Christmas in July: Santa’s Village Azoosment Park
BY WENDY ALTSCHULER Special Columnist
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WENDY CITY MOM ·
the parenting column ·
Abandoned amusement parks are creepy-just search You Tube videos if you disagree. What was once a magical place of children's cheerful screams and laughter horrifically disappears into a ghost town of weed-infested, broken, rusty rides with chipped paint and deserted and neglected buildings. Many parks that fostered so many memories in the Chicagoland area have closed: Adventureland in Addison, Fun Town on the south side of Chicago, Kiddieland Amusement Park in Melrose Park and Santa's Village in East Dundee, among others. Santa's Village, however, heroically reopened.
Glenn Holland built Santa's Village in 1959, after building two other's in California. More than 20 million people visited before Santa's Village had to close its doors in 2006. Most of the rides and fixtures were then auctioned off and the park lay dormant until 2011, when after extensive renovations were made the park reopened under the new name, Santa's Village Azoosment Park. Jason Sierpien, the new owner, had his own cherished park memories from his childhood-he worked there as a teen and then again during the last year the park was open when he supplied the live animals to the park.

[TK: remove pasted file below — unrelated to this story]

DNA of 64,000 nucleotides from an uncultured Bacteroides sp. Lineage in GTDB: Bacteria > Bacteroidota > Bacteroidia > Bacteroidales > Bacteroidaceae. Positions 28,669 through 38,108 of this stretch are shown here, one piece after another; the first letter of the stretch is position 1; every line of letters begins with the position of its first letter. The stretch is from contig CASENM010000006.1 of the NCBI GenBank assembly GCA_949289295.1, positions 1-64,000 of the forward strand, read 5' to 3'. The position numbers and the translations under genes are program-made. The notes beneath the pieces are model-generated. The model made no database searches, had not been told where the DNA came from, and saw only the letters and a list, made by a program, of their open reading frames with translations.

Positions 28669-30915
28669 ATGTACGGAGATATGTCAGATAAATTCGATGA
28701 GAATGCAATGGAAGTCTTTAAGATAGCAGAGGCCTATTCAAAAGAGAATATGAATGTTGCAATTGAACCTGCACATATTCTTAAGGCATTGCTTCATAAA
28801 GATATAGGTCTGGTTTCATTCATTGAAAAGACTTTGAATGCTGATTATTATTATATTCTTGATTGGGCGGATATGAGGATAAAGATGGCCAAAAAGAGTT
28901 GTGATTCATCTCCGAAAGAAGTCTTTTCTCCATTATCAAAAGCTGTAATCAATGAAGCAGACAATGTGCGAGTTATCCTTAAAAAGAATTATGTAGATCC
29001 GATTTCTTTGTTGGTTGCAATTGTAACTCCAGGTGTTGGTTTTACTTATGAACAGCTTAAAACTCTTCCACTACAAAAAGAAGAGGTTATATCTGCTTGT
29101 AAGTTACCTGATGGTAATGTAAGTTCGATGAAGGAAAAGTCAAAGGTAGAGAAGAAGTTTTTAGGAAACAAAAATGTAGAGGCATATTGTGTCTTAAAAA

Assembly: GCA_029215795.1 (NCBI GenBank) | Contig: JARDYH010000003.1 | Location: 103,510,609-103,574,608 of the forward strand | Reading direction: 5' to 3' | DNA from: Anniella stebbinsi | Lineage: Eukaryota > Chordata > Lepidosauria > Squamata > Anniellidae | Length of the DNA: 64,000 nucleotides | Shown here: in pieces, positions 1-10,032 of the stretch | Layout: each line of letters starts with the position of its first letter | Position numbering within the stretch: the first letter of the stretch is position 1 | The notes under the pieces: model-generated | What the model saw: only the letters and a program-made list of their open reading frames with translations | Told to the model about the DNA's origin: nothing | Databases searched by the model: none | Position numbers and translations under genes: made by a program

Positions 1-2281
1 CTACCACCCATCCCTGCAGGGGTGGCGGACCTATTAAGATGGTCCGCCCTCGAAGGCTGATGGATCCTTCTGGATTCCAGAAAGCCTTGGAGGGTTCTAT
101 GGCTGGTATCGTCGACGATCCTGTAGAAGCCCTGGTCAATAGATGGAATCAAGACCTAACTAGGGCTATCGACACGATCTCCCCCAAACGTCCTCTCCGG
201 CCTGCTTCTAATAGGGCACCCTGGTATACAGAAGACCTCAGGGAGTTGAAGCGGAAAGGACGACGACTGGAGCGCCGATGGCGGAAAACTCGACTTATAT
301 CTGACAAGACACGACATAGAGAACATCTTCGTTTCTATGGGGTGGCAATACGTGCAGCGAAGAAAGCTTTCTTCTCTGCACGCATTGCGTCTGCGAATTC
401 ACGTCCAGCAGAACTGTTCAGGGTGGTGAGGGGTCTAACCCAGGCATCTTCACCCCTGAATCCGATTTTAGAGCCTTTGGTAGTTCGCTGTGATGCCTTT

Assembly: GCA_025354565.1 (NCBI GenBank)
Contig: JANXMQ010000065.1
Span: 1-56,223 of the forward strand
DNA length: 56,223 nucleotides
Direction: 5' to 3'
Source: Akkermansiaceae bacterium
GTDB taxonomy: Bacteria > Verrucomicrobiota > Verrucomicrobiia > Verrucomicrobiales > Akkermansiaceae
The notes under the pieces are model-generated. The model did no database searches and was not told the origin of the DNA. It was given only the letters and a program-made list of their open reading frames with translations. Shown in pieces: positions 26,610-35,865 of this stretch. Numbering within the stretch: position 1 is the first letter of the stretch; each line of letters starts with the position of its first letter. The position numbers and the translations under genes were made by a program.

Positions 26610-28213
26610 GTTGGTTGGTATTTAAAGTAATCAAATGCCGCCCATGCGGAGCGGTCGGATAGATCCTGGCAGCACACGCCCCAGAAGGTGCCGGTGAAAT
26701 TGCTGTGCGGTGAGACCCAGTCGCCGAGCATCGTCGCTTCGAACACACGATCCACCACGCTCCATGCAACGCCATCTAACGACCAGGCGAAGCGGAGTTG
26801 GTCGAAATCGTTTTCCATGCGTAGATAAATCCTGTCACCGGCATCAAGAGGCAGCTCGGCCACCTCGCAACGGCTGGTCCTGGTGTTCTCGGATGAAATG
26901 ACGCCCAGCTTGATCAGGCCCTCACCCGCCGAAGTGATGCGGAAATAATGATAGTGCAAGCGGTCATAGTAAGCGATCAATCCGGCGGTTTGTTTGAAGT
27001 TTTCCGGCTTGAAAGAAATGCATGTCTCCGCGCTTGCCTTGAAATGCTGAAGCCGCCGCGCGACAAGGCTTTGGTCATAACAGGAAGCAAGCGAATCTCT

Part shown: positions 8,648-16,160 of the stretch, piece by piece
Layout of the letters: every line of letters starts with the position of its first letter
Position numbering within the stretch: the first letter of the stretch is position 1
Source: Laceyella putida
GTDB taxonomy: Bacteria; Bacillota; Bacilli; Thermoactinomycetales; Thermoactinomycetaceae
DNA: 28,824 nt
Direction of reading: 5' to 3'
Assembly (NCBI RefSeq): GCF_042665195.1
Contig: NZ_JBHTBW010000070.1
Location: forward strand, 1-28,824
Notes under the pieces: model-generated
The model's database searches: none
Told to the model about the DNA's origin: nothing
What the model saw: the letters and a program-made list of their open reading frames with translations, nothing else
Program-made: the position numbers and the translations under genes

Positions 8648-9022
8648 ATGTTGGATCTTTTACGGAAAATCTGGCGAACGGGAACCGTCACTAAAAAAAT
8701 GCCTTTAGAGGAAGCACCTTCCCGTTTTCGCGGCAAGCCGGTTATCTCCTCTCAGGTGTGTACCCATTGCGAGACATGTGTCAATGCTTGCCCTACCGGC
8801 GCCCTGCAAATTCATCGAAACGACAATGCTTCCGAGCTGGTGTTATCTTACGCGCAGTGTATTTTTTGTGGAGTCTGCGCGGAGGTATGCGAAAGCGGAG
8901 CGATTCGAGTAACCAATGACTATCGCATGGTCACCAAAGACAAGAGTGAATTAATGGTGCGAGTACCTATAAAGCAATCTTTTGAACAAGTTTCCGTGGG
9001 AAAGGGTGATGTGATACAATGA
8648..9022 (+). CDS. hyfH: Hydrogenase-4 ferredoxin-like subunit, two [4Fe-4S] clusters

Today, visitors can see a few of the original rides and attractions-Star Jets, Santa's Tree House Slide, Kringle's Convoy and the fire truck alongside a few vintage ones purchased from the Kiddieland auction in an effort to gain more visitors-Kiddie Whip, Midge-o-Racers and Space Invasion. And, if you're looking for a small taste of what the abandoned park atmosphere must have been like, you can peek over the fence to see the shuttered water park, a late park addition that unfortunately hasn't reopened.
"We are thrilled to be back for the 2013 season," said Sierpien. "The park offers a full day of play for the entire family. With the new additions of the Wildcat Coaster and the Ding ‘em Dodge ‘em Bumper Cars, we will have something to keep every member of the family entertained. We still offer an affordable pay-one-price admission that includes the rides, shows and attractions. Guests will find the perfect setting for many return visits throughout the season."
Aside from the nearly 20 rides spread out over the beautifully landscaped park, the exotic animals and petting zoo, engaging entertainment, skill games and food options, the best part of the whole park is Santa's House and the North Pole (which is actually cold!).
Phillip Wenz, who even has his own website, operates as the park's Santa Claus and he has done so for over 25 years (he started at age 23). Wenz works as a professional Santa over 200 days per year, turning questioning kids into believers with his enchanting explanations and stories.
When the park closed, Wenz had a major role in organizing the auction of the assets. "My home is full of park memorabilia and pictures," Wenz said.
In addition, Wenz did historical research and penned the book, "Santa's Village," utilizing his personal collection of photographs. Wenz also wrote the forward to Christopher Dearman's book, "Santa's Village Gone Wild," a wickedly insiders account of what it was like to work at the park as a teenager.
No matter what your reason is for visiting the park one thing is for sure, it will be an experience like no other and one that, hopefully, your children will remember and talk about when they enter adulthood.